Eventually 5 out of the 8 students discussed a 3 page SCOPE article for more than 30 minutes and wanted to stay after class to continue. Rarely was their repetition and when it occurred, one of the students called their peers back on task. That is a rarity on all counts.

The only thing I reminded was that not everyone was participating.  And as another proud flash occurred, Edgar, my self-appointed student leader asked each student what they thought.  Obviously he was paying attention not only to the questions as they went through them but also to the participants.

The puzzle of Socratic vs Shared Inquiry is when the teacher is involved, it is Shared Inquiry.  Socratic is student-led not teacher-driven nor teacher-participating.

It doesn’t have to be a puzzle:  Just a puzzle of terminology.

And then:  GIVE THE KIDS A CHANCE — THEY CAN PUT THE PIECES TOGETHER.

The Reading Thinking Writing Process Puzzle

THINKING:  We just don’t put enough time into it in the classroom.  So several years ago I created a poster to remind my students to think while they are writing. It worked for a while, and then like so many strategies after a while it went by the wayside.  Recently after conferencing with students and listening to teachers, I decided the instrument needed to come out again.

We teachers have been taught the writing process, but how often do you put that puzzle in front of your students?  Many instructors remind students to draft, rewrite, edit, and revise.  But the pieces don’t come together that easily — true reading and writing are more of a puzzle.  Hence, The Reading Thinking Writing Process was created.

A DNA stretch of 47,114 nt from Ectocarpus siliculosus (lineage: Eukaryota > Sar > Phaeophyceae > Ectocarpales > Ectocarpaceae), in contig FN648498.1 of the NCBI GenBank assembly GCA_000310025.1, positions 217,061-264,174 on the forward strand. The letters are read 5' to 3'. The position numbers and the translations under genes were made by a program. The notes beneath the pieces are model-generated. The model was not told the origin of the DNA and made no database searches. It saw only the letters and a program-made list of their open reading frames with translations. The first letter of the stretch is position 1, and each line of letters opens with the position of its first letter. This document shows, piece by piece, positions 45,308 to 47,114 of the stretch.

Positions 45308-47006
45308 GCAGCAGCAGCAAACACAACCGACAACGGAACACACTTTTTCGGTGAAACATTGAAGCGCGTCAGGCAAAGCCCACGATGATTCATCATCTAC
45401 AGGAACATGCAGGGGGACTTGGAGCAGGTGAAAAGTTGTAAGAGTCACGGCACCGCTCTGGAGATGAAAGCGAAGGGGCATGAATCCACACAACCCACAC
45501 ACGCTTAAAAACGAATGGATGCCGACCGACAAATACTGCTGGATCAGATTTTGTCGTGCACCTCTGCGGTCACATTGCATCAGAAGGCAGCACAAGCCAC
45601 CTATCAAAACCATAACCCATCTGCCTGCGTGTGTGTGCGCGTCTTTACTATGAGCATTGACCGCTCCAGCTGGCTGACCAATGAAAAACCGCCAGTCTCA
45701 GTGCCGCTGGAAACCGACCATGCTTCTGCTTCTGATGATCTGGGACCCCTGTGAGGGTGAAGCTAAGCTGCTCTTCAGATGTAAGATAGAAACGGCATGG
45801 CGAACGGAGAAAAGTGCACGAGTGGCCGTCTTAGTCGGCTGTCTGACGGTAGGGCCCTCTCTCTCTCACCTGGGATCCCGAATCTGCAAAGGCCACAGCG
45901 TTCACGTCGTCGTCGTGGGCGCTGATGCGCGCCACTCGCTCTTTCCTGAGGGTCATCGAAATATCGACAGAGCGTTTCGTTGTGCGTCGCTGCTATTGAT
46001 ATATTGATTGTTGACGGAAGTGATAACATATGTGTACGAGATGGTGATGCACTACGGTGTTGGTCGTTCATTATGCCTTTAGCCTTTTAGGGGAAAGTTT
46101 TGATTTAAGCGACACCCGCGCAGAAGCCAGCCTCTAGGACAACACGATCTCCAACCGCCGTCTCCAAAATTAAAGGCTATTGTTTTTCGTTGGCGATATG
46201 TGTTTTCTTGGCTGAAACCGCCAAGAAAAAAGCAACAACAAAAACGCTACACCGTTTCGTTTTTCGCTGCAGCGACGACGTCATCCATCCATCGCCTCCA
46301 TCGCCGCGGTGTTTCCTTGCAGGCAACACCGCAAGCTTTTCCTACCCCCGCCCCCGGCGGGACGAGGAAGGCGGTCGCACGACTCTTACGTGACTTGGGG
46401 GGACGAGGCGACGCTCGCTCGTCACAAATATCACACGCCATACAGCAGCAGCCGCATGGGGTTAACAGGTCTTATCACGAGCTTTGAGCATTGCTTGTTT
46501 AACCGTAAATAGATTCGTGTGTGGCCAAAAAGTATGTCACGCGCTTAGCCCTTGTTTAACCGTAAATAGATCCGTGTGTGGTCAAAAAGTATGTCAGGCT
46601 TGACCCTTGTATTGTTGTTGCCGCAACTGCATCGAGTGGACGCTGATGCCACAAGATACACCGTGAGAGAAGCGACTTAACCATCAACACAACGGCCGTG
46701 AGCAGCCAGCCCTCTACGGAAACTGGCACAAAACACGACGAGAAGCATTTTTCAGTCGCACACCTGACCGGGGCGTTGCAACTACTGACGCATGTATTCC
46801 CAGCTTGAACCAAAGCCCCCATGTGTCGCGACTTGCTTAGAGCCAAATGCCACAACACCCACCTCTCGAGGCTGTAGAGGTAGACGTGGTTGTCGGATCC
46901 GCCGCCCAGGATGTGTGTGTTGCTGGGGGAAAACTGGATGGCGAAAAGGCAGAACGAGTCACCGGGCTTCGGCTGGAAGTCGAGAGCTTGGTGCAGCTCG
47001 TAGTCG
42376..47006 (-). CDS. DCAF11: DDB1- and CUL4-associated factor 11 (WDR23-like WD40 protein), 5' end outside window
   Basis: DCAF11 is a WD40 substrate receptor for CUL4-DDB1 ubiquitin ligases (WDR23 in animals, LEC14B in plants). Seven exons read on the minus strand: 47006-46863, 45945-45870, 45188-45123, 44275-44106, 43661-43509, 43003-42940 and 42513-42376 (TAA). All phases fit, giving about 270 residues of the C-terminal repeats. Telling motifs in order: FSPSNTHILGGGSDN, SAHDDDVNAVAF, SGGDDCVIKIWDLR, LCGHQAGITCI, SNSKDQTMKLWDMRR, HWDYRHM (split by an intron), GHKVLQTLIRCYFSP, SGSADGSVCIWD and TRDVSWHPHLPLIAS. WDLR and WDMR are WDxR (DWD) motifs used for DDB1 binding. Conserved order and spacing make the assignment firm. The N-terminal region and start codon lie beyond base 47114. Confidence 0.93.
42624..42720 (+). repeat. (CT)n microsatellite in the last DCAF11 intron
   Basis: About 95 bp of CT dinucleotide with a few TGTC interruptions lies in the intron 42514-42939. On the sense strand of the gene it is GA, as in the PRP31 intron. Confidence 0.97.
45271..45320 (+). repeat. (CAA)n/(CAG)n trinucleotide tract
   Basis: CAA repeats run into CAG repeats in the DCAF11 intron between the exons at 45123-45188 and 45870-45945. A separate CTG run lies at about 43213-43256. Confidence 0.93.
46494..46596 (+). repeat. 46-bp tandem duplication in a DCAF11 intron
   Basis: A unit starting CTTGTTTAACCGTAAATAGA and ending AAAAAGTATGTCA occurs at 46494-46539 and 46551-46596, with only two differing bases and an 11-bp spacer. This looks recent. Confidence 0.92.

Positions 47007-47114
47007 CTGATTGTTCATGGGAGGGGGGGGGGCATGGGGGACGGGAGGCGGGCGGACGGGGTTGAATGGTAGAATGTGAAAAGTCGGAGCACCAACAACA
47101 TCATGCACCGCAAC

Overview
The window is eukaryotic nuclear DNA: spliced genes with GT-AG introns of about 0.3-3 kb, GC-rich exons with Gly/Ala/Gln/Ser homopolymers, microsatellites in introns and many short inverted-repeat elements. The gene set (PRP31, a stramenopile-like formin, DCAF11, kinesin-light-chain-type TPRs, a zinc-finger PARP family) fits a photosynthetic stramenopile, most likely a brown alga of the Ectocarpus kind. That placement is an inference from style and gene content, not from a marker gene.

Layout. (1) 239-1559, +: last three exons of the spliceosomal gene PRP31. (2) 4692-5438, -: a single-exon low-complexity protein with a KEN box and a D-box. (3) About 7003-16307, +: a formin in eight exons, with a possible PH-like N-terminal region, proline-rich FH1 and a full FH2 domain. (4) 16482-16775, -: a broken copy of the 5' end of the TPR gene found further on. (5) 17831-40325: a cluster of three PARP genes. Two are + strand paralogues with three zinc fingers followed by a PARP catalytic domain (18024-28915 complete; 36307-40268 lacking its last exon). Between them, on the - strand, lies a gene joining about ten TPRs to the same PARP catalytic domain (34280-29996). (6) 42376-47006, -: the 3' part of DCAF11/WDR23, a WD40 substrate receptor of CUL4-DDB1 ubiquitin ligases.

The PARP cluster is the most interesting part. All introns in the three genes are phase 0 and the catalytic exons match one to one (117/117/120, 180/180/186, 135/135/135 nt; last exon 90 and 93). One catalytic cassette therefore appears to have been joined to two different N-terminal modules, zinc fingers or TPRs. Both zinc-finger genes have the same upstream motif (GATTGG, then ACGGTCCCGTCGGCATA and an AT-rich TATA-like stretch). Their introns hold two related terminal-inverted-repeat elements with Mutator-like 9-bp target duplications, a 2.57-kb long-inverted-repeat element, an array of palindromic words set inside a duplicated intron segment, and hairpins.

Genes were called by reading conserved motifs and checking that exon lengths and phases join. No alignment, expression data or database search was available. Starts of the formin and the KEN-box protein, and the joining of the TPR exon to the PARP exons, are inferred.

My thinking below is detailed and can be shortened for quicker pieces of writing or responding.  But as I wrote out tasks for my 6th grade “Problem Solving and Design” class two weeks before school ended, I pulled out the Reading Thinking Writing Process. They were having problems with planning through their problem-solving journals as well as their daily reflections. The great thing about the Reading Thinking Writing Process is that it works with all lengths and types of assignments.

My kids were frustrated at the length. I heard the same statements from my sixth and seventh and eighth graders: “Why do we have to go through all of the steps? Just let me write it!” We teachers know they can’t write well without going past a first draft. And when we conference, slowly students come around so they see it too.

The big idea here is that getting the students to THINK during the writing process helps them proceed so much further in their understanding; therefore the kids progress as learners. Because thinking really is such a big part of the puzzle!

YOU THINK about it: If the kids don’t THINK before they revise, have they really captured the information they’ve been given in the conference whether the feedback was from the teacher or their peer? Was that revision conference worthy of the time or worthwhile in anyway if the writer doesn’t spend time thinking about the information they were given?

The big causal factor I venture to say — they are the four cornerstones of the puzzle as well as the centerpiece — is BEING PATIENT TO TAKE TIME TO THINK.